Coconut water or coconut juice (or milk) is a popular sweet drink among Vietnamese and apparently it has been for centuries. “The best thing about Vietnamese coconut milk is that it comes to you super-fresh,” says Tung, a friend of mine who runs a small coffee shop in Saigon. And I agree with him. It’s better than the packaged stuff we can buy in Europe, USA or Australia. The coconut water in Vietnam is usually drunk straight from the coconut shell through a plastic straw.
Taste of Vietnamese Coconut
The juicy, jelly-like liquid inside the coconut is grassier, sweeter, and more full-flavoured compared to what is being sold as packaged drinks in western countries. I learned that smaller coconuts are usually sweeter and more enjoyable to drink. If the juice tastes a bit salty, it’s probably because the coconut is too old for drinking, and if it’s gassy it usually means exactly the opposite — not ripened yet. (btw: Coconuts are usually harvested when they’re about seven weeks old.)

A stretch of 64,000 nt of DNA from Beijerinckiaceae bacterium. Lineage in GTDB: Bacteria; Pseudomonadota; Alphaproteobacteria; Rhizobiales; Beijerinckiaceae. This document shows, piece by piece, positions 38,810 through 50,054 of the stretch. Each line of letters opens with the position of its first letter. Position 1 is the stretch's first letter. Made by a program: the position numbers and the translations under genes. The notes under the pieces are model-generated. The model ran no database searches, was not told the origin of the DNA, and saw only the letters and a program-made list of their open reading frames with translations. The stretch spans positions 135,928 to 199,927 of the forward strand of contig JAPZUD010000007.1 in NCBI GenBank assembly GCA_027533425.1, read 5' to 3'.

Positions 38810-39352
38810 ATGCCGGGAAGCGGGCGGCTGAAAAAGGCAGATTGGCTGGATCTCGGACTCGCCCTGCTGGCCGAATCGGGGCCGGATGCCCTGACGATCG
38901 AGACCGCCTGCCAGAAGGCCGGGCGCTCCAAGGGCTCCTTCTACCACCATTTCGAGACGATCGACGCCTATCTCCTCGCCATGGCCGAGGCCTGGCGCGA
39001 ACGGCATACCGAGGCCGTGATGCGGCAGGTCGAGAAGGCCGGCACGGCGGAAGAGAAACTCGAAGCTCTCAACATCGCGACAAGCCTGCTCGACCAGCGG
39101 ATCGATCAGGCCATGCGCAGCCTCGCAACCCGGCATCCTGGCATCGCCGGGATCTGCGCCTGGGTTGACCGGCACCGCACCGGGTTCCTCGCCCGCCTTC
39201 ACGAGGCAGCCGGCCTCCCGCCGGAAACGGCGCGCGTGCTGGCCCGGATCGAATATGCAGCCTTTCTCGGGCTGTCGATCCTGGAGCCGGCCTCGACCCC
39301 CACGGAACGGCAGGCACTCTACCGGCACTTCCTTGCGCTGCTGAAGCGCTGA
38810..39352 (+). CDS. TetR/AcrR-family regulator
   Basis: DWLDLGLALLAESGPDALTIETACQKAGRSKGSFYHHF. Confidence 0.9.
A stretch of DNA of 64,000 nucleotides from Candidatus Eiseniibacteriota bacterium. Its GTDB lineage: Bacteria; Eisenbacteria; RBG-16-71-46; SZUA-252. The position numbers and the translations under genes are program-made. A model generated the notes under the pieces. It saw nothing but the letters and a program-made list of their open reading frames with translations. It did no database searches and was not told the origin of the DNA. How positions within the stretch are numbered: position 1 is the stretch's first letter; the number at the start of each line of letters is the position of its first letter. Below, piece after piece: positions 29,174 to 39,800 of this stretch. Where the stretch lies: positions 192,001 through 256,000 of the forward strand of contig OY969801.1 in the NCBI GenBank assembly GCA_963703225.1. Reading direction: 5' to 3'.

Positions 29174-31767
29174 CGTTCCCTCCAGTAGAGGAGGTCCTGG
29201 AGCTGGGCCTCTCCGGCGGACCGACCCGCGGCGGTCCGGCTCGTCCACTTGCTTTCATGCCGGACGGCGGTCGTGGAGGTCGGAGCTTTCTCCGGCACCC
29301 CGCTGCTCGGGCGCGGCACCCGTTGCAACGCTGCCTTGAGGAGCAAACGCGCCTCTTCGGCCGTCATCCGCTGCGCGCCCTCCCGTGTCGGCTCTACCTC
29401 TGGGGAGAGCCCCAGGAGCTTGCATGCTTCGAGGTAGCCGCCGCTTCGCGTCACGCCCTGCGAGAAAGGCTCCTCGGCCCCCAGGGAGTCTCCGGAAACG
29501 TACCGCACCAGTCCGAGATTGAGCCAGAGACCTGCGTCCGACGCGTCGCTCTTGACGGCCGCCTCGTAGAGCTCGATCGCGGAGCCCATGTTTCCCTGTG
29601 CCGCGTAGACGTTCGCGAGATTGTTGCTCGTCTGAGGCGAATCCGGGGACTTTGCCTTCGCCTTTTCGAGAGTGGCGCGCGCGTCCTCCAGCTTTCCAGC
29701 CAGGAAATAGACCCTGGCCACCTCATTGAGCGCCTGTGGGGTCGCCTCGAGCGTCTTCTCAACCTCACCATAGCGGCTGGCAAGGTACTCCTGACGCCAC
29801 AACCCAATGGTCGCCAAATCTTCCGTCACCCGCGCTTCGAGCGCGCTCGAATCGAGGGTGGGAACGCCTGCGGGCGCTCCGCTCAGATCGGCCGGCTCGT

Where and how to drink the Vietnamese coconut juice (water)
Vietnamese coconut water is very easy to find almost everywhere in big cities and also around rural areas, especially alongside busy roads and main drags. Just look for a pile of green, soccer-ball-sized globes. Also, most open-space coffee shops and restaurants have it on their menu, as well as many bars and clubs.
Whole coconuts can be slightly unwieldy to handle and store. Therefore vendors usually chop off the outer green husk and only keep the small white inner-shell which they cut into a shape that won’t fall over when placed on a flat surface. Sellers then keep those coconut balls on ice until customers order one. So when you order one, they simply chop a hole in the top with a giant machete (or a robust sharp knife) and serve it to you with a straw and spoon. The spoon is there so you can scrape the white coconut flesh from the inside walls and eat it as a snack.
How to tell if a coconut is ready for drinking?
The readiness of coconut can be determined the white coconut flesh inside the shell, which should be jelly-like but not completely translucent. If it’s hard white the fruit is most likely already too old for drinking.